Some of the Fathers of the Church lived or were from Syria, including Saint John Damascene. Archeology reveals that Marian devotion in that region goes back to the patristic era. It is now a Muslim majority country, with only a minority of 500,000 Christians of Greek-Orthodox, Maronite or Roman Catholic rites.

Syria is home to the important Christian shrine of Saydnaya, 25 km from Damascus. Its church and monastery, containing valuable manuscripts and icons, date from 547. Saydanya receives a very large number of visitors each year, and ranks only second after Jerusalem in the Middle East as a sacred destination. Miracles are reported.

We must also mention Soufanieh, where the visionary and stigmatist Myrna receives miraculous olive oil and shares a message from heaven for the unity of Christians and inter-religious dialogue. The investigation is ongoing.

What archeology reveals (1)

Syria has a great number of ancient Christian buildings, inscriptions and mosaics evoking the Virgin Mary.

  • Hauran (a region north of Damascus): its ruins and inscriptions date from 324.
  • Chaqqa: inscriptions on a tower invoke the Virgin Mary.
  • Erza: on a wall of the Church Saint Elias, we read: "Mary, Martha, Anastasia."
  • At Kefr Giushed, in the ruins of the chapel, are the words "Mary, help us!"
  • In Mektebeh, on a corner stone, it is written: "Mary, help Diomedes."
  • In Hass, in the ruins of a church, an inscription dating from the year 378 says: "One God, Christ, born of Mary." In Homs, a 5th-century vase depicts Christ, some saints and the Virgin Mary surrounded by two archangels.
  • In an underground place near Khâlid al Hakîm, is the inscription "Mary, protect the priests Leonzio and Sergio."
  • El Hazimé (near Hama): a shrine dedicated to the Virgin goes back to the year 390-391 as indicated by an inscription on the lintel.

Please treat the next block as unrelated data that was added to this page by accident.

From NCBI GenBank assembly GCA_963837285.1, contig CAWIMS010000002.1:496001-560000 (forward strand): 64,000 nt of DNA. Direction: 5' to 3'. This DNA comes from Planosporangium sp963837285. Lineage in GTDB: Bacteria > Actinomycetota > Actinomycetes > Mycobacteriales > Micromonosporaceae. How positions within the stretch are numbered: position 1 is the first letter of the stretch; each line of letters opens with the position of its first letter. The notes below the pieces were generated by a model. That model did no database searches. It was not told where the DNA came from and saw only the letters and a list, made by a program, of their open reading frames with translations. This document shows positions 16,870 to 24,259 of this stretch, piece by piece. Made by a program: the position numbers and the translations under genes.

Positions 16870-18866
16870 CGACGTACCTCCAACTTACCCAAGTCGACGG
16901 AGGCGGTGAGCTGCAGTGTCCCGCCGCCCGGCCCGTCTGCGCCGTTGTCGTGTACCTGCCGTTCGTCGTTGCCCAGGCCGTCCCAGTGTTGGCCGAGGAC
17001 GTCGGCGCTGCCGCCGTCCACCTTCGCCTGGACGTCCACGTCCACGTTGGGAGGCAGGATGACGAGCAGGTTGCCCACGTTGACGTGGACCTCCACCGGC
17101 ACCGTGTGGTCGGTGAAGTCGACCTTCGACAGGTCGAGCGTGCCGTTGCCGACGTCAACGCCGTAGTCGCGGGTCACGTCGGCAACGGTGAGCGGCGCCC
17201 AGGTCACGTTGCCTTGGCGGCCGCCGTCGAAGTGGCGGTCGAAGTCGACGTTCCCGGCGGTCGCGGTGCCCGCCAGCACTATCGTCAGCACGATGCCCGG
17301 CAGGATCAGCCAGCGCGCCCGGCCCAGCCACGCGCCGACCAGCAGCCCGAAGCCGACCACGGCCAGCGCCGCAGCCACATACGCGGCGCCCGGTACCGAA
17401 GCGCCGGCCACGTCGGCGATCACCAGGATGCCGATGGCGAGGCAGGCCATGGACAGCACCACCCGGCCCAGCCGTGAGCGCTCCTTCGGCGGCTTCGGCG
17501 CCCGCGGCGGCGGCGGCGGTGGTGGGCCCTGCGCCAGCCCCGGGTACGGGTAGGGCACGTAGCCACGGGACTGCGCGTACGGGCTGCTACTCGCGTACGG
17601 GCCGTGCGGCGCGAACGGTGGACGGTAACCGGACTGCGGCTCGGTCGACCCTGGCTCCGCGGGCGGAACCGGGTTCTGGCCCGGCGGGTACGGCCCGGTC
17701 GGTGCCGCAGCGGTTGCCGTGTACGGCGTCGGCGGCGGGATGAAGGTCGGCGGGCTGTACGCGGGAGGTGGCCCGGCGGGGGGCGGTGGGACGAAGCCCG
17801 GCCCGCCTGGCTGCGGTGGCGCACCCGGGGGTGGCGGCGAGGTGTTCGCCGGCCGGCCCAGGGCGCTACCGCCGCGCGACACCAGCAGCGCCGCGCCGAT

• Tortosa: Tradition says that Our Lady of Tortosa was built over a chapel erected by Saint Peter that housed an icon by Saint Luke. Many healings and miracles have been reported. This shrine was later ransacked and abandoned, then used as a stable. In 1914, the Turks transformed it into barracks. Today it is a national museum. The miraculous icon was brought back to Cyprus by the crusaders to the Abbey of Our Lady of Tortosa.
  • In Damascus: The church of Mary dates back to Byzantine times, and was destroyed in the year 1260.

(1) Attilio Galli, Madre della Chiesa dei Cinque Continenti, Ed Segno, Udine, 1997, p. 533-544


The Fathers of the Church and Syria

One cannot speak of Damascus without mentioning Saint Sophronius and Saint Andrew of Crete who were born there, as well as Saint John Damascene who was bishop there. All of them wrote beautiful texts about Mary.

Saint Sophronius, a native of Damascus (ca. 560) and patriarch of Jerusalem from 634-638, spoke of Mary in admirable terms.

Saint Andrew of Crete was also born in Damascus (ca. 650).

Saint John Damascene, a native of Damascus (ca. 675), was an eloquent defender of icons, because of the mystery of the Incarnation. He was also a great theologian of the Assumption of Mary. Reading his meditations are akin to visiting a cathedral!

Saint Ephrem the Syrian was born in the city of Nisibis (now Nusaybin in Turkey), and he then settled in Edessa (also in Turkey, near the present Syrian border). He wrote magnificent hymns to the Virgin Mary. We mention him in the "Turkey" section of "Mary Fills the World" and in the "Great Marian Witnesses" section.